Alone, A Documentary
Loyola film instructor named a contender for an Oscar this year.
Last month I wrote about a local filmmaker who is using his medium to shed light on the crime problem in New Orleans with a TV pilot called “Shepherd” that just won a development meeting with HBO.
This month I’d like to highlight another person hoping to make a difference with her art — local filmmaker and Loyola film professor Garrett Bradley.
This New York native’s 13-minute documentary short called “Alone” won the 2017 Sundance Film Festival Short Film Jury Award, and on Dec. 5 the Academy of Motion Picture Arts and Sciences announced they had narrowed their field of Documentary Short Subject contenders for the Academy Awards from 77 to 10. “Alone” is one of those 10. The final five will be chosen Jan. 23.
That means 31-year-old Bradley could be up for her first Oscar this year, an idea she says is a “huge honor,” but that she hopes more than anything will lead to illuminating the issues her film addresses.
The issue? The personal toll that’s being wreaked on families and loved ones of the staggering one in 14 African-American men in Louisiana that are currently incarcerated.
“Alone” provides a heart wrenching account of a man named Desmond Watson — with whom Bradley had worked with on her first feature film, “Below Dreams” a few years ago.
“I got a call from his girlfriend, Alone Watts, that Desmond had been brought to jail,” Bradley said. “She was scared and alone and wondering what this meant for their future. I thought to myself, if I could take what I’m experiencing second-hand and use it, it could be an important story.”
With support from The New York Times/Op-Docs and the Sundance McArthur Short Film Fund, Bradley spent one month shooting with an all-local crew that included one of her students, Loyola digital filmmaking senior Daniela Leal, who served as the film’s assistant editor.
The short starts with Watson having been incarcerated for one year with no sentence and no verdict.
“That is actually something that happens a lot,” explained Bradley, “with thousands of prisoners throughout Louisiana. Because of budget issues right now, many don’t have access to free representation so they are left waiting around to get a lawyer. What’s illegal though, is that they are holding these people in prison while they wait.”
Instead of focusing on the politics and the prisoner, however, “Alone” focuses on its title character, Watson’s girlfriend, who is left struggling with what to do now. Watson wants to marry her. Does she do it?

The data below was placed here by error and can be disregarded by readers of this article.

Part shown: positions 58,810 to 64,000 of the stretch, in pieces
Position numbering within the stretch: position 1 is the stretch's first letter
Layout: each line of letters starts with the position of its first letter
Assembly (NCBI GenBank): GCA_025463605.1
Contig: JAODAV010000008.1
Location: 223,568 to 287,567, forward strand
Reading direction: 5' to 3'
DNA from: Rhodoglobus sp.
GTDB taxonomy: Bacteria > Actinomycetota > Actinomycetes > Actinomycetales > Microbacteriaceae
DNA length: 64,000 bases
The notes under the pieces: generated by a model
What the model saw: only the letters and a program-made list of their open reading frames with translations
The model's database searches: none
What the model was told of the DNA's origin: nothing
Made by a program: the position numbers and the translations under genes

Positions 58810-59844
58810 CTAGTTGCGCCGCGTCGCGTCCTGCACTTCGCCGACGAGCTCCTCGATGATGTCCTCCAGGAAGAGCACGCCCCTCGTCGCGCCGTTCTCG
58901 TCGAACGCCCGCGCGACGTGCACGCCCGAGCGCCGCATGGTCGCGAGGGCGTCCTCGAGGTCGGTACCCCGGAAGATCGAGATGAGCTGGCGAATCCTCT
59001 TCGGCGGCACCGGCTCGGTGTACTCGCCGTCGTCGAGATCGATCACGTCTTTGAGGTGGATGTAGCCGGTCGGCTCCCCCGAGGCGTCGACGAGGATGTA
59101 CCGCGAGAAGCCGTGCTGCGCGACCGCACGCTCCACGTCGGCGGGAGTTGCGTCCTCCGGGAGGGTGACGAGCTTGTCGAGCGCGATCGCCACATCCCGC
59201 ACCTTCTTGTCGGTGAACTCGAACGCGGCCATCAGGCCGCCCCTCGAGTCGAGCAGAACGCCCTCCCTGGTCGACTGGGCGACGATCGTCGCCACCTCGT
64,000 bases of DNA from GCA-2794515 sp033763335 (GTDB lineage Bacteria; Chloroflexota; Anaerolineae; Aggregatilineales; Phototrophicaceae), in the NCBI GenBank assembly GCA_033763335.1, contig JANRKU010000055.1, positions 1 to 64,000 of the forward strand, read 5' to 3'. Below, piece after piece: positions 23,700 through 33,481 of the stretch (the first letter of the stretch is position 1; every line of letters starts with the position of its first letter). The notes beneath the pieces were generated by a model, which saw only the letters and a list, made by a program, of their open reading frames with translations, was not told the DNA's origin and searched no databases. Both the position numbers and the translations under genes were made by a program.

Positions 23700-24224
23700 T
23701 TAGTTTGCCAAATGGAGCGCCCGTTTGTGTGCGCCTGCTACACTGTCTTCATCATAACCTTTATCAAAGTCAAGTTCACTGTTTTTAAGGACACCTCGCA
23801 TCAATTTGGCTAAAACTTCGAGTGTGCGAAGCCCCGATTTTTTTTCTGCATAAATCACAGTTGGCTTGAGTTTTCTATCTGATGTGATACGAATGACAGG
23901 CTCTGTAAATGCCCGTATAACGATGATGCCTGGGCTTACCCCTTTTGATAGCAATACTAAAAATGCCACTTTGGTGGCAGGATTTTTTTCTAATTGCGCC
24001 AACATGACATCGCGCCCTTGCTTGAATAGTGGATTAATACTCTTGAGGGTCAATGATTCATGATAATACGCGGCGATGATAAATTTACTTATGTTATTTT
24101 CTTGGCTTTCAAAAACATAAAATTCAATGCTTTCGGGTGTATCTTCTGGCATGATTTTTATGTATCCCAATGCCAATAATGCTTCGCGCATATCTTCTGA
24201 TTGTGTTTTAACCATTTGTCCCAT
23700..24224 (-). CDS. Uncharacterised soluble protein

“The film is from a woman’s perspective,” Bradley explained. “It’s about loneliness and love — things anybody can relate to and connect with, regardless of the politics.”
At one point, you see Watts trying on a wedding dress, describing how she wants to feel on her wedding day. In another you see her walk into a house and shut the door. At this point, all you get is the audio of Watts breaking the news that she is going to marry Watson in prison to what is assumed to be her mother and maybe a sister.
Immediately there’s angry screaming that keeps going, punctuated finally by the other women calmly saying, “That’s a bad decision. What is it going to do for y’all?”
What will it mean for her to marry someone in prison? Alone battles with this question.
Bradley said that Watson has since been sentenced to four years in prison. He and Watts are together, but still not married.
While she awaits the Oscar news, Bradley is about to release her next short, again a 13-minute film, this one shot this past April in Japan. The documentary is called “The Earth is Humming” and it’s about how Tokyo handles earthquake prevention.
In addition to making her own films and teaching filmmaking at Loyola, Bradley is also the co-founder of Creative Council, an artist-led after-school program that helps high schoolers interested in arts schools develop strong portfolios.
To see “Alone,” visit NYTimes.com/Alone.
Kimberley Singletary is the managing editor of Biz New Orleans magazine. A 20-year Southern California veteran, she has been surrounded by the film industry for most of her life.